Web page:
My martyr syndrome was what prevented me from waking my brother up and telling him to deal with his damn dog. Or from responding affirmatively to the text my dad had sent me after slinking off to bed in which he’d halfheartedly offered to help with the dog. (Or from telling you readers about that text earlier in this blog post, because to do so would have made it seem like I had other resources available to me and maybe wasn’t entitled to so much bitching.)
If I’d woken my brother, or accepted my dad’s offer of help, it would have robbed me of my ability to think, Woe is me, here I go again, taking responsibility when no one else would. Aren’t I saintly? Somebody should alert the Pope.
But, that morning, I blew it. To be a true martyr, to effectively suffer from stigmata, one must never, never complain of one’s trials. To do that is sacrilege to the martyr way.
The reality was, I’d exhausted all of my energy, so when I went to reach for my standard “Oh, it was nothing, really. We all do things for family,” instead I got a handful of white hot annoyance.
I entered Mark’s kitchen, and I saw my dad enjoying coffee with a woman I didn’t know from Eve. Normally, a sense of decorum would have made me hold my tongue in front of this stranger. But I had something to say, and at that point I didn’t care who heard it.
“That damn dog kept me up all night, and then it shat everywhere and I had to clean it, and I’m sorry I put it inside but if I hadn’t it, it would have clawed up the door, and you know, another thing, I’m feeling a bit like Atlas and I think I’m gonna shrug and maybe I’ll just rent a car and drive up to Mississippi and rent a cabin in the swamps and you’ll all never see my sorry ass again!”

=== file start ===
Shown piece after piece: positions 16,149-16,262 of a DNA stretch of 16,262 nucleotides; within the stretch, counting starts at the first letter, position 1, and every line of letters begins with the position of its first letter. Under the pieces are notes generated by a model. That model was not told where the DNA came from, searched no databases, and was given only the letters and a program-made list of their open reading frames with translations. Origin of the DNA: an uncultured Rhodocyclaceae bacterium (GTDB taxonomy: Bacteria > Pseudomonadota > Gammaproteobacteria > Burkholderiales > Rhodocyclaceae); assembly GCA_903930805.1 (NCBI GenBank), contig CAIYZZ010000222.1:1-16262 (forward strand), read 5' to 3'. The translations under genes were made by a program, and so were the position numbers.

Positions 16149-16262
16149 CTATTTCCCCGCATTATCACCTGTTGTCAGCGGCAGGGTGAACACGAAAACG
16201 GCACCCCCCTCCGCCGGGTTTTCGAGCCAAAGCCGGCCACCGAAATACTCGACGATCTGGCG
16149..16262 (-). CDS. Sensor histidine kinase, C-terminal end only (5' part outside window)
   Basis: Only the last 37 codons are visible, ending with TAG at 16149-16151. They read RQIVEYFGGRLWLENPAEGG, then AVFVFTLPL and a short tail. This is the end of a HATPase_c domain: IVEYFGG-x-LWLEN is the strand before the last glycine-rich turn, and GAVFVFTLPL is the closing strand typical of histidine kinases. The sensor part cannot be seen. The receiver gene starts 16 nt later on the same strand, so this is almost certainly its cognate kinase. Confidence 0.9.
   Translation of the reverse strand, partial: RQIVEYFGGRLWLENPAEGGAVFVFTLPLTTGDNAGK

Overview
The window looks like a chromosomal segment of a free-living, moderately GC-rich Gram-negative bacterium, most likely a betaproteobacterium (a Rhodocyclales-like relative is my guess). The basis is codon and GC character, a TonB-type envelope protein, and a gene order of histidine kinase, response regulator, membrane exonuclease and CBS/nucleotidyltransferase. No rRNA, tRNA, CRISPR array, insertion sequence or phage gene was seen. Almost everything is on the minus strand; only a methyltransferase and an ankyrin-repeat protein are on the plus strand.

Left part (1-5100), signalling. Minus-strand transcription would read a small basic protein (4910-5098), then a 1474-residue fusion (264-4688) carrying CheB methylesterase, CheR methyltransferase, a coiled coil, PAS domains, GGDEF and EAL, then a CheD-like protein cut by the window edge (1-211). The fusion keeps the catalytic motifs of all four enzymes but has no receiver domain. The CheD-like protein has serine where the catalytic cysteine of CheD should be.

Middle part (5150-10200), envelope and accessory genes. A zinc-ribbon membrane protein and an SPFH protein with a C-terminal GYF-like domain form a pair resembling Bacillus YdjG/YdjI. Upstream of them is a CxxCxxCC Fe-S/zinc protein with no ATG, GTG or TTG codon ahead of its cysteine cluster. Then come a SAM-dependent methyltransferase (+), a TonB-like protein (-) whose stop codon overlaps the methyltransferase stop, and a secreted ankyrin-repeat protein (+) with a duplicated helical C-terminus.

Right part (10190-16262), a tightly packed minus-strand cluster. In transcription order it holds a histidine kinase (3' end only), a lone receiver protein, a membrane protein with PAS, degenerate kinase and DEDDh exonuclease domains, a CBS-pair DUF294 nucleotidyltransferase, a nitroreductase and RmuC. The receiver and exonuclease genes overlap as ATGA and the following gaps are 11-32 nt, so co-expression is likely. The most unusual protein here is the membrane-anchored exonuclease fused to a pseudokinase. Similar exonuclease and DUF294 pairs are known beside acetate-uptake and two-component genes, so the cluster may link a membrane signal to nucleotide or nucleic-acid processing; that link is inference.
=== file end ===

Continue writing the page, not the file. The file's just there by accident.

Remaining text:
And my dad, being who he is and knowing his daughter as well as he does, responded with a loud guffaw. It was a laugh full of love and understanding, one that said he’d felt all of those things before, and enjoyed hearing them said aloud.
Or maybe he was laughing because it was a good way to break the tension and help the other woman in the room feel less uncomfortable. Probably a bit of both. In any case, things were better after that. He poured me a cup of coffee, and we agreed we’d wait until after I’d had that before we decided what to do with the dog.
Mark came in and let us know Haydon was awake.
“What’s he doing?” I asked. “Sitting outside with his new puppy enjoying a cigarette and loving life? Must be nice.”
The coffee was still kicking in.
By the time Haydon stepped inside to get his cup, I’d calmed a bit. And also, I love my brother to the ends of the earth. It’s impossible to be mad at him for long. His only real crime was going to sleep, after all. Oh, and buying a dog off some kids on Bourbon Street and bringing it back to another man’s house, I suppose. But what’s that, really? A crime of passion! He was in love with that dog! And falling in love with a dog is something I can well understand.